Today we are celebrating, not only at Samurai Market as a Company, but throughout Japan, and the reason for that is simply you, dear customer. And we want to thank you for being there for us, allowing us to accompany you in times of plenty, during special celebrations (such as birthdays, anniversaries, Christmas, Halloween...), and also enabling us to bring door-to-door a piece of this beloved land of the Rising Sun to your home during less favorable times (when traveling to Japan wasn't possible due to health reasons). Today is the day when we won't tire of repeating to you: ありがとう, thank you, gracias, danke, merci, grazie, obrigado, dank je, Спасибо, 谢谢, شكراً, धन्यवाद, 감사합니다, Dziękuję!
And it's because today is a national holiday celebrated annually on November 23rd: the well-known Japanese Labor Thanksgiving Day, known as "Kinrō Kansha no Hi" in Japanese. It's a day dedicated to honoring labor and giving thanks for the fruits of one's hard work, and the fruits of Samurai Market, we can see them reflected in you and in your satisfaction with our products.
A quick glance back
As is customary for us, we will begin by taking a brief historical journey of this celebration, from its roots to the present day because the holiday has deep cultural and historical significance in Japan, tracing its origins to ancient harvest festivals and later transformed into a day for commemorating workers.
The real history of Labor Thanksgiving Day in Japan dates back centuries, with its roots in an ancient and significant ceremony known as Niiname-sai, a traditional harvest festival. It's a ritual associated with Shintoism, intended to give thanks to the gods for the harvest. Originally, it was celebrated twice a year: in spring and in autumn. During the Niiname-sai, the emperor offered the first fruits of the harvest to the deity and then partake in consuming those foods as part of the ritual. The practice of giving thanks for the year's labor gradually extended beyond the imperial family to the general population.
However, the modern observance of Labor Thanksgiving Day has its origins in the late 19th and early 20th centuries during Japan's period of rapid industrialization. With the rise of labor movements and the push for workers' rights, the significance of a day dedicated to honoring laborers gained momentum. In 1948, the Japanese government officially designated November 23rd as a national holiday to celebrate labor and production. This holiday was intended to acknowledge the importance of workers and their contributions to the nation's prosperity.
A truly grateful community
Even though Japan in no longer an agrarian society, the Labor Thanksgiving Day’s celebration in Japan typically involves various activities and events across all the country. Even the schools often hold special assemblies or events where students express gratitude to their teachers and other staff members. It is also quite common for students to create drawings or crafts related to Labor Thanksgiving Day and then give them as a gesture of gratitude to the police officers, firefighters, healthcare personnel, and train station employees. This practice is a way to express gratitude and appreciation for the work done in maintaining safety and order in the community. The drawings or gifts often contain messages of thanks and appreciation for the police officers. This tradition also serves to strengthen the bond between the community and law enforcement.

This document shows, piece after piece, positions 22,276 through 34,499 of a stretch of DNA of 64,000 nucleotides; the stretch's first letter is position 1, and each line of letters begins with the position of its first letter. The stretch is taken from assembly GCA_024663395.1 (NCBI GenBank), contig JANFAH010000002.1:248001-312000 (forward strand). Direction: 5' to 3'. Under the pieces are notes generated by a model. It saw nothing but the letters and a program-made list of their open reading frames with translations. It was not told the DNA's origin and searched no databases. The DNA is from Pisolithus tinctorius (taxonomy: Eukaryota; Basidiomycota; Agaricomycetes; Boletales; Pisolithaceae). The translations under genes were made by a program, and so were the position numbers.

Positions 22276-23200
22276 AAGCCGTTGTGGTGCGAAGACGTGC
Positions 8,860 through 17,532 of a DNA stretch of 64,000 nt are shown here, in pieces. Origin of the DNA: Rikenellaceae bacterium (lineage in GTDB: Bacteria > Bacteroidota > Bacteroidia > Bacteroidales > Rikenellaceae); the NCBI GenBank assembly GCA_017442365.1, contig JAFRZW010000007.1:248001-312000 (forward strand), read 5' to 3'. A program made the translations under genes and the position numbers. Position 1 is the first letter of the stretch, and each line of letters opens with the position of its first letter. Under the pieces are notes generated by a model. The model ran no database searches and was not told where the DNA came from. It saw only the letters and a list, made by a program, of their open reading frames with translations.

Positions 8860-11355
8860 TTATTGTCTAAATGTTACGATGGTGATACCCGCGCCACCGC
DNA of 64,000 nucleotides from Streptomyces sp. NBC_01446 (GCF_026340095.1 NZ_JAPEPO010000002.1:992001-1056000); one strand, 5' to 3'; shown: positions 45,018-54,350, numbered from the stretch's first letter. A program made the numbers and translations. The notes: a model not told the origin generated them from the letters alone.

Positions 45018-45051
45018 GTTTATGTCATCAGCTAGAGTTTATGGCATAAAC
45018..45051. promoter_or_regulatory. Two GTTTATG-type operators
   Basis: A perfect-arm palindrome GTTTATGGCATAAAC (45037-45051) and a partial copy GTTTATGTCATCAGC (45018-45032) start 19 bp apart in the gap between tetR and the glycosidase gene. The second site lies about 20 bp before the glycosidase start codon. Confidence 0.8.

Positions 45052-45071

The significant aspect of Labor Thanksgiving Day is the emphasis on gratitude, not just for one's own labor but also for the community and the environment. Some communities engage in volunteer work or environmental activities, such as cleaning parks or planting trees, to express appreciation for nature and society.
Additionally, the day serves as an opportunity for reflection on labor rights and social issues. Labor unions and advocacy groups may organize rallies, seminars, or discussions to address current labor-related challenges and advocate for better working conditions and fair treatment of workers.
Having a job not only represents an income source but also a font of stability and personal growth, and the Japanese deeply value the importance of work both at an individual level and within the social context. On a personal level, they focus on dedication to work, continuous improvement, and a sense of responsibility towards their tasks. This focus translates into a strong work ethic and a commitment to excellence in their professional roles.
At a societal level, Japan has built a society where work is a fundamental pillar. Japanese work culture promotes collaboration, respect for work hierarchy, and a strong sense of belonging to the company or workgroup. Moreover, contributing to the collective welfare is highly valued, both in terms of economic production and social stability. The Japanese appreciate the balance between work and personal life but also understand the significance of work in the country's social and economic structure. This appreciation of the importance of work at both individual and social levels has contributed to Japan's reputation as a nation with a highly committed and efficient workforce.
It is for this reason that, as the years go by, gratitude as a reminder of the importance of acknowledging the efforts of workers in building and sustaining society continues to be upheld and passed on to each new generation in Japan, and with this, we wish to conclude our message for today: THANK YOU, DEAR CUSTOMERS AND FRIENDS, THANK YOU!